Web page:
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In a SQL Server database sp_recompile can be run on a stored procedure to update the execution plan. I would like to run this on all stored procedures in a database. Also, I would like to run its equivalent on all table-valued functions but I do not know which sys procedure to run.

Is it possible to do this without manually typing out a sp_recompile line for all of the stored procedure names in SQL Server Management Studio? Likewise for the table valued functions?

I believe I need to do this because the VM SQL Server has had its memory significantly increased but I am only seeing a marginal increase in execution time. The execute plans show 80+ percent of the run time is on a clustered index seek so I don't think there is much more I can do to optimise the stored procedures.

  • Regarding clustered index seek performance, you are probably right performance cannot be improved more if it's a trivial query that selects a single row by unique key, However, with a non-unique key, performance also depends how many rows are actually touched during the scan, – Dan Guzman Sep 29 '17 at 14:56
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You can run sp_recompile on everything by using a cursor to produce ad-hoc SQL for each and run it, if you think that will help:

DECLARE C CURSOR FOR (SELECT [name] FROM sys.objects WHERE [type] IN ('P', 'FN', 'IF'));
DECLARE @name SYSNAME;
OPEN C;
FETCH NEXT FROM C INTO @name;
WHILE @@FETCH_STATUS=0 BEGIN
    EXEC sp_recompile @name;
    FETCH NEXT FROM C INTO @name;
END;
CLOSE C;
DEALLOCATE C;

or you could produce ad-hoc SQL and run that via EXEC, takes less code which might be marginally more efficient:

DECLARE @sql NVARCHAR(MAX) = '';
SELECT @sql += 'EXEC sp_recompile '''+[name]+''''+CHAR(10) FROM sys.objects WHERE [type] IN ('P', 'FN', 'IF');
EXEC (@sql);

(though I find this form sometimes throws people due to looking set-based but building the string up iteratively, and not being a standard SQL pattern)

Another set of objects that might be a similar concern here is views. You can similarly mark them as needing to be reassessed to make sure stored plans and other meta-data is not stale with sp_refreshview, by small modifications to either the cursor or ad-hoc SQL methods shown above:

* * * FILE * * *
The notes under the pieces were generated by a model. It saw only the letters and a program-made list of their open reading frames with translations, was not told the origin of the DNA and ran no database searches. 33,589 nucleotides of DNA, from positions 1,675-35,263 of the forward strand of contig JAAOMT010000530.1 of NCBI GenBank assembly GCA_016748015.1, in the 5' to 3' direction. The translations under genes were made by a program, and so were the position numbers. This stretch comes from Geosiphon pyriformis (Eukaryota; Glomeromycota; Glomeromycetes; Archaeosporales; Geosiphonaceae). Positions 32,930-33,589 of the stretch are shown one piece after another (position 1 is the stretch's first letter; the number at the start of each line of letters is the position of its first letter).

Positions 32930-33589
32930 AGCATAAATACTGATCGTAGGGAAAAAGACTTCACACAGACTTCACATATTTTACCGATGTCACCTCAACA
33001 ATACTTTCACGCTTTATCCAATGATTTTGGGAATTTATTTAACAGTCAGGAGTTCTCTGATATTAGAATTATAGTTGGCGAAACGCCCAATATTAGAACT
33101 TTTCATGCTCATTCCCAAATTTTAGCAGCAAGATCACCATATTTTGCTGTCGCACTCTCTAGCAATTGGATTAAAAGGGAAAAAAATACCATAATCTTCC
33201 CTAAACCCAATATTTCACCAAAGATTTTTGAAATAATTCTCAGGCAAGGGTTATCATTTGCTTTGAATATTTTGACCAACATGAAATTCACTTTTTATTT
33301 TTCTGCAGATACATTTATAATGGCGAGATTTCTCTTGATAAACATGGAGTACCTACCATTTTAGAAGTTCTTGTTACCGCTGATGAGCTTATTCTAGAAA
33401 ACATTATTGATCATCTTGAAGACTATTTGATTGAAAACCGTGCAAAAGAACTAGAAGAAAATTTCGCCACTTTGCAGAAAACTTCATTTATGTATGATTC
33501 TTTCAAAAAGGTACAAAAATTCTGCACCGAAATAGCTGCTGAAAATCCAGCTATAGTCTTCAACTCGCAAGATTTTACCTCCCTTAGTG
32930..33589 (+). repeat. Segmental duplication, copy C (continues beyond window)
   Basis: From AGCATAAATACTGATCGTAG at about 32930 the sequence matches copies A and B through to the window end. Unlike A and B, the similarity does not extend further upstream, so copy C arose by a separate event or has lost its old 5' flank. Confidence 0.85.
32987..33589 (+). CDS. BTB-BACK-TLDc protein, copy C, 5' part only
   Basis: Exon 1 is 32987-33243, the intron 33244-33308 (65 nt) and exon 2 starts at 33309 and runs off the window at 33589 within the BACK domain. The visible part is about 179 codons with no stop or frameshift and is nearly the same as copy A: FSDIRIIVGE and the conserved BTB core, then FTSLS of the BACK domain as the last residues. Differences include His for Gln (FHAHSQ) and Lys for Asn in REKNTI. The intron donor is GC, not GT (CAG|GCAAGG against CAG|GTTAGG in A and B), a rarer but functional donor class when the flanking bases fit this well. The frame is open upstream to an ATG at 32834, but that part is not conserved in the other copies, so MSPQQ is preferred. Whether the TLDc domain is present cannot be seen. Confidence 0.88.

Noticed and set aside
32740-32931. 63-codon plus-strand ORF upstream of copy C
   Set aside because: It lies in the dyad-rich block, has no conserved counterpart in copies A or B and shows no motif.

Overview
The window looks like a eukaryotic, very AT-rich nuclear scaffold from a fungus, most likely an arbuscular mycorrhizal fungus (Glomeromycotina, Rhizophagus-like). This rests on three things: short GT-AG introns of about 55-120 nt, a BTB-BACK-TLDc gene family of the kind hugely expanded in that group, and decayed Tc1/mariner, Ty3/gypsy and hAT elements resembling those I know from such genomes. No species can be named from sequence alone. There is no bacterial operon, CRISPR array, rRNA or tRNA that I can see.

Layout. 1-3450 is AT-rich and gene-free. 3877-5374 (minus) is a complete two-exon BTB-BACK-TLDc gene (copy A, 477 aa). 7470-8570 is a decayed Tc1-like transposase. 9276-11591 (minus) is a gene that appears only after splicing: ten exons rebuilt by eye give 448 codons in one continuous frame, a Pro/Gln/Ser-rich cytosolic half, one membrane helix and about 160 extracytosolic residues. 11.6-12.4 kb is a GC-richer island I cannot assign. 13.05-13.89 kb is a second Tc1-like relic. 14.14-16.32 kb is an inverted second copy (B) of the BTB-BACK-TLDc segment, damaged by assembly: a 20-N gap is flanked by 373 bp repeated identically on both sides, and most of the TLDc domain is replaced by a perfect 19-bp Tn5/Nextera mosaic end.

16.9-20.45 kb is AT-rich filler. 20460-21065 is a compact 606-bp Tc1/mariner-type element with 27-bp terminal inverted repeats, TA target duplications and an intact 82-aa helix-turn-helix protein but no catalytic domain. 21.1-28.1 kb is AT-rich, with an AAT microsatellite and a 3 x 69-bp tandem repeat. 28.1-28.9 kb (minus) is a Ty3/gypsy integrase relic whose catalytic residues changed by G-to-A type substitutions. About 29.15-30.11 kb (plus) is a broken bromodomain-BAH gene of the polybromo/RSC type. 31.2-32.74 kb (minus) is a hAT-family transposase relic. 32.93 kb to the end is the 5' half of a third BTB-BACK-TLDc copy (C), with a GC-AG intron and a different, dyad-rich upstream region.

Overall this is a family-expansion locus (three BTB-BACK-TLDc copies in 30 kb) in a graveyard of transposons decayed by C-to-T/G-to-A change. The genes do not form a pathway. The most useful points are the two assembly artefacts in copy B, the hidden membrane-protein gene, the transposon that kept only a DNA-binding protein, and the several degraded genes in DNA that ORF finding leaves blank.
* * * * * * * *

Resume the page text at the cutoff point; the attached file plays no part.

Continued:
DECLARE @sql NVARCHAR(MAX) = '';
SELECT @sql += 'EXEC sp_refreshview '''+[name]+''''+CHAR(10) FROM sys.objects WHERE [type] IN ('V');
EXEC (@sql);

The execute plans show 80+ percent of the run time is on a clustered index seek so I don't think there is much more I can do to optimise the stored procedures.

There is sometimes more to optimisation than preferring seeks over scans and so forth, sometimes an index scan is more efficient than many executions of seek operations, and the cost estimates upon which the percent figures you are looking at are calculated are that (estimates) at best (a useful guide but sometimes far from at all accurate).

While "throw more memory at it" can help some database performance issues, at least temporarily, if your bottlenecks are very CPU bound rather than memory and/or IO bound then adding more memory will have very little effect.

  • This is what I was looking for. (+1) while we wait to see if anything else turns up. Thanks for the performance comments. – Edmund Sep 29 '17 at 14:24
  • Execution time reduced to 2 minutes from 3 minutes. – Edmund Sep 29 '17 at 14:51
  • That execution time reduction is almost certainly not due to recompiling. Much more likely, you have blocking affecting throughput. – Max Vernon Sep 29 '17 at 17:01
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If you add memory (even if it's a Hot Added to a VM), and increase Max Server Memory to match, your plan cache will clear out.

That is effectively 'recompiling' all of those things you mentioned, because they won't have a stored plan in cache to re-use. SQL Server will have to build a new one.

You may not have ever set Max Server Memory though. If you're not sure about that, you can run DBCC FREEPROCCACHE to clear out the plan cache.

You do this at your own risk in production. I can't guarantee the new plan will be better.

Memory doesn't solve every performance problem in SQL Server, and a Seek isn't necessarily the finish line of performance tuning.

If you need help with a specific query, you should ask a separate question.

  • It looks as if the DB admins did increase the max memory if view the server properties in SSMS. Many thanks for your performance comments. (+1) – Edmund Sep 29 '17 at 14:22

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